The Intel Corp., confirming what some of its customers have already announced, last week formally introduced a 50-megahertz version of the i486 DX microprocessor.
The new chip becomes the fastest and most powerful microprocessor available for personal computers, and it moves us one step closer to the day when the average PC user will have access to the computing power of a mainframe computer.
Of course, not everyone needs a mainframe on a chip, especially since computers built around it are expected to cost $10,000 or more when they become widely available later this year.
The first customers will be software designers, scientists, engineers, graphic designers and businesses that need fast machines to serve as hubs for computer networks.
Even those of us who putter along in the slow lane might find the i486/50 chip interesting from a technical perspective, however, since it is the best evidence yet that the pace of progress in the personal computer industry, already rapid, is accelerating.
For starters, the 50-megahertz i486 DX is half the size of its immediate predecessor, the 33-megahertz i486 DX, which was introduced in May 1990.
Making the chip smaller makes it faster, since it cuts the distance that electrons have to travel. Intel achieved the smaller size by shrinking the width of the electronic pathways to eight-tenths of a micron (a micron is a millionth of a meter, or one-thousandth of a millimeter) and by putting three layers of components on the chip, instead of a single layer.
Intel officials note that the 50-megahertz i486 is as much as 50 percent faster than the 33-megahertz i486 chip. That chip was, in turn, about 33 percent faster than the 25-megahertz version introduced in April 1989.
Intel has promised that the next i486 DX will run at 100 megahertz, yielding an even greater speed increase. It has shown the 100-megahertz version in technical demonstrations.
More telling is the price of the microprocessor, which is sold only to computer makers. The 33-megahertz version of the i486 chip cost $1,056 at its introduction last year. The initial price of the new 50-megahertz chip, in contrast, is $665. The 33-megahertz chip now costs $445.
The new i486-50 is really interesting mainly to the extent that it fits into a useful PC. The Compaq Computer Corp. quickly announced new computers built around the i486/50.
Compaq's Deskpro 486/50L will be the Houston company's most powerful desktop system. The 486/50L will cost $11,299 to $13,999, depending on how large a hard disk drive is included, and will be widely available "in the fourth quarter" of this year.
It is unlikely that any other computer companies will beat Compaq to market in significant numbers, since supplies of the new chip are limited.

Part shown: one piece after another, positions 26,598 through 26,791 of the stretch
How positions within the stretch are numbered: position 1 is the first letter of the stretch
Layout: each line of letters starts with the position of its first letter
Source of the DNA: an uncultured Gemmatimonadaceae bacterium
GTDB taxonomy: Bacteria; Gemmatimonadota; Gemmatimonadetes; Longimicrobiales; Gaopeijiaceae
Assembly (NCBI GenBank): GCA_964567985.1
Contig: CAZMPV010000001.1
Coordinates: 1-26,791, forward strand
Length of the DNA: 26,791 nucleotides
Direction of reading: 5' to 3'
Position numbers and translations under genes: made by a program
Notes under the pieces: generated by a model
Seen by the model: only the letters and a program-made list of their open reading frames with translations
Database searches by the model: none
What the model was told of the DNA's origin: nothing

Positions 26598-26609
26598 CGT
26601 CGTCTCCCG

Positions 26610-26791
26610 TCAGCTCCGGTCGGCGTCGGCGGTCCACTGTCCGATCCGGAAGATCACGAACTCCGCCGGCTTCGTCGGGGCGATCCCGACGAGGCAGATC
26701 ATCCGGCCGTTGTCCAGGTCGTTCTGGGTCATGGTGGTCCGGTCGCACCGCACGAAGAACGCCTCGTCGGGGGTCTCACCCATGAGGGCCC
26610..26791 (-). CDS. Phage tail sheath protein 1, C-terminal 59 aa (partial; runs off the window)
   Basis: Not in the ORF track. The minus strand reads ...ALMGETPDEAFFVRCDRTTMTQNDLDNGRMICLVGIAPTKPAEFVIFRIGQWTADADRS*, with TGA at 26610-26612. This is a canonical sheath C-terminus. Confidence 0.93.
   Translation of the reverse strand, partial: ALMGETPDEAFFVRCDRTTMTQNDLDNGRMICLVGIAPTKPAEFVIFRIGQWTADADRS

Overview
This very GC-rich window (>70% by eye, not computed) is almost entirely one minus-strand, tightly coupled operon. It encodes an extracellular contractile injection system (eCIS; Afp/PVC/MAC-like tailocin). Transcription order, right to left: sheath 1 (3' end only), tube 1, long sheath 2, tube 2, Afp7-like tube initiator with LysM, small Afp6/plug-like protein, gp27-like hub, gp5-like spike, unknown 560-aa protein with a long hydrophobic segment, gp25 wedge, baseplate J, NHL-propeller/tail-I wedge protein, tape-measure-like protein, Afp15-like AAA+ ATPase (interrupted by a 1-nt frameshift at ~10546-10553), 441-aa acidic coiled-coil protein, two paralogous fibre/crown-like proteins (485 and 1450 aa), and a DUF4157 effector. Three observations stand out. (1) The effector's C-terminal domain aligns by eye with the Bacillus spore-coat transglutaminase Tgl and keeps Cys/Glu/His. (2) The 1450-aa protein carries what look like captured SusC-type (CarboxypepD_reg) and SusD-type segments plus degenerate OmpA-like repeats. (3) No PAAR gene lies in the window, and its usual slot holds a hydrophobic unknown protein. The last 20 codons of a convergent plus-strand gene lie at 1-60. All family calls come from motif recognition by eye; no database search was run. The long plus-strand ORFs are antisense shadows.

The speed of a microprocessor is measured in megahertz, or millions of cycles a second. The higher the megahertz rating, the faster the chip can execute its chores.
Megahertz alone is not a reliable benchmark of a computer chip's performance, since the overall speed of a computer depends on a variety of factors, including the speed of memory, input-output and storage subsystems.
In general, though, people who use computers for computationally
intensive jobs will notice the added benefits of more megahertz.
If there is a drawback to more megahertz, it's that the chip is almost too fast for the rest of the computer system. To help computer makers take advantage of the speed, Intel, of Santa Clara, Calif., also introduced a device called an external cache module.
A cache memory system is like a holding pen where the computer can keep frequently used data for instant access, instead of having to track it down on a slower disk.
The cache module shown by Intel can hold 256 kilobytes of data, which is a substantial improvement over the 8-kilobyte internal cache on the i486 chip itself.
Even while they were introducing the new chip at the PC Expo trade exposition in New York City, Intel officials were already describing subsequent computer chips that are apparently far along in the development cycle.
Of particular note is the P5, an experimental chip that some analysts believe will emerge as the Intel i586 next year. As described by Intel officials, the P5 will probably have 3 million transistors on an area the size of a thumbnail, compared with 1.2 million for the i486 DX chip.
Intel executives said samples of the chip would be ready for computer makers by this time next year, with P5-based systems in the stores by the end of 1992.